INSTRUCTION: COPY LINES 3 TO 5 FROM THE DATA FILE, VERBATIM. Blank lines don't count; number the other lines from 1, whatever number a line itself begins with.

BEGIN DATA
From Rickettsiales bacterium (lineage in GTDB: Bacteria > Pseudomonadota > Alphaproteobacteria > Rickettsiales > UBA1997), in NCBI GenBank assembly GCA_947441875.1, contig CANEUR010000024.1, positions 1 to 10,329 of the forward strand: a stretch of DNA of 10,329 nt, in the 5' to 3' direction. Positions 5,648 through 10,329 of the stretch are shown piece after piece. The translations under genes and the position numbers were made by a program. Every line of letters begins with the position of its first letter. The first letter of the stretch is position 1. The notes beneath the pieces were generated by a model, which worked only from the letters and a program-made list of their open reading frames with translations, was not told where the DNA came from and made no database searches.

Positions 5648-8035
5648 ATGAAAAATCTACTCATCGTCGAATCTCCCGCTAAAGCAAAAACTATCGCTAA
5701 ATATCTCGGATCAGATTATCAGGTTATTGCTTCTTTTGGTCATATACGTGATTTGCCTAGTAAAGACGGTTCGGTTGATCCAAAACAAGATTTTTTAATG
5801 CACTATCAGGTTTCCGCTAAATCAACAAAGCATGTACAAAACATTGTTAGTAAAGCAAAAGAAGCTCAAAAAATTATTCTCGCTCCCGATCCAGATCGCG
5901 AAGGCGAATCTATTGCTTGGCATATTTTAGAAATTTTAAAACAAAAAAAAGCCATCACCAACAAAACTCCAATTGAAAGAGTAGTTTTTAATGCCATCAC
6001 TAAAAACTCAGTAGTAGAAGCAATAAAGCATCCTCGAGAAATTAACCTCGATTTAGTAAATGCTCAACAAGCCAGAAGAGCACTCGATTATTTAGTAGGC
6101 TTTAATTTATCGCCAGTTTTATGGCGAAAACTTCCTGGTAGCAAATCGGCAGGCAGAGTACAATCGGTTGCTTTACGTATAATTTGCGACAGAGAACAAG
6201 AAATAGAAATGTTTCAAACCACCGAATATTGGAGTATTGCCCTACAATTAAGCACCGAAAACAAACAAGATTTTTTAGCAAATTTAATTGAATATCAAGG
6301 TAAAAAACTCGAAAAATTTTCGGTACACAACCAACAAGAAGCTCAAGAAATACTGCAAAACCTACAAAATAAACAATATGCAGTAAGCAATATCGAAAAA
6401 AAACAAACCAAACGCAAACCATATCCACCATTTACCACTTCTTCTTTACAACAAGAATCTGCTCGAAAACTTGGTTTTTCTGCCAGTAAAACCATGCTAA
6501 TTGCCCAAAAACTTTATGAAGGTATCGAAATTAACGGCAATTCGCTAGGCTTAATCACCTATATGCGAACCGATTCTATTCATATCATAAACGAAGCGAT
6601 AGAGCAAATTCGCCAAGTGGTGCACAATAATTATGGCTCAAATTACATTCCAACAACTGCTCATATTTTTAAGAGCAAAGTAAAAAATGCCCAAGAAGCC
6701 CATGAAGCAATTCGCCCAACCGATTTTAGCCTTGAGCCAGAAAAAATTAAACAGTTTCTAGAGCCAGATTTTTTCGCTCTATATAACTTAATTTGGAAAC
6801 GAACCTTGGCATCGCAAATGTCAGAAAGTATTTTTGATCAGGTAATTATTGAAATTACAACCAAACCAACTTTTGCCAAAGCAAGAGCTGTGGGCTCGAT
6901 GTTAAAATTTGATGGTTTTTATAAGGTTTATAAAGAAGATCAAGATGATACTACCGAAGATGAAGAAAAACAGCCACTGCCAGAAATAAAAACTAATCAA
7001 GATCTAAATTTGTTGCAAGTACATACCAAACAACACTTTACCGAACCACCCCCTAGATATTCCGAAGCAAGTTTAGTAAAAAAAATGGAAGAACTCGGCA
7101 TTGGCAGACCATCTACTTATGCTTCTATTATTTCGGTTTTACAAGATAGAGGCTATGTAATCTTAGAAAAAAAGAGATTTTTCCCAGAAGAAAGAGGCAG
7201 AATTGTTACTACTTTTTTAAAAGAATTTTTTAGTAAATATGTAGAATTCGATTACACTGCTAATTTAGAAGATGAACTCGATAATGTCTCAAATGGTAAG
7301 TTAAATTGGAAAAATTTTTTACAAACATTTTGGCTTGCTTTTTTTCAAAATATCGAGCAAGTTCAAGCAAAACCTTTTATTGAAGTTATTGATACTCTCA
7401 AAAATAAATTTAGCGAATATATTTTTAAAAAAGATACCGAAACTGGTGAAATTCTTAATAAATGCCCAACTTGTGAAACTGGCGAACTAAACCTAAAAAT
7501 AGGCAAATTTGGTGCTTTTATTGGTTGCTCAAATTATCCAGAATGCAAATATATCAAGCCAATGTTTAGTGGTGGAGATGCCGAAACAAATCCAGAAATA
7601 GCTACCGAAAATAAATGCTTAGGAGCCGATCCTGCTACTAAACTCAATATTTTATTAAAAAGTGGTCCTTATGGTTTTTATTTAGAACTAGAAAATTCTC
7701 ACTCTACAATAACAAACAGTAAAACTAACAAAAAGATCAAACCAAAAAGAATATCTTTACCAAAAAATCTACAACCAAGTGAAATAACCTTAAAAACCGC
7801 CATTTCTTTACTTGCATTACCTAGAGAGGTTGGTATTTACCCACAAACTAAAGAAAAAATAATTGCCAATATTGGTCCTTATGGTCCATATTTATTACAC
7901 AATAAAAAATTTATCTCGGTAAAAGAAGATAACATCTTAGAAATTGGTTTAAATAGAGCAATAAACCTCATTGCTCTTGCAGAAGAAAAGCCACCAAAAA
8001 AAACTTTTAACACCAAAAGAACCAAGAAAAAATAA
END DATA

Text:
5648 ATGAAAAATCTACTCATCGTCGAATCTCCCGCTAAAGCAAAAACTATCGCTAA
5701 ATATCTCGGATCAGATTATCAGGTTATTGCTTCTTTTGGTCATATACGTGATTTGCCTAGTAAAGACGGTTCGGTTGATCCAAAACAAGATTTTTTAATG
5801 CACTATCAGGTTTCCGCTAAATCAACAAAGCATGTACAAAACATTGTTAGTAAAGCAAAAGAAGCTCAAAAAATTATTCTCGCTCCCGATCCAGATCGCG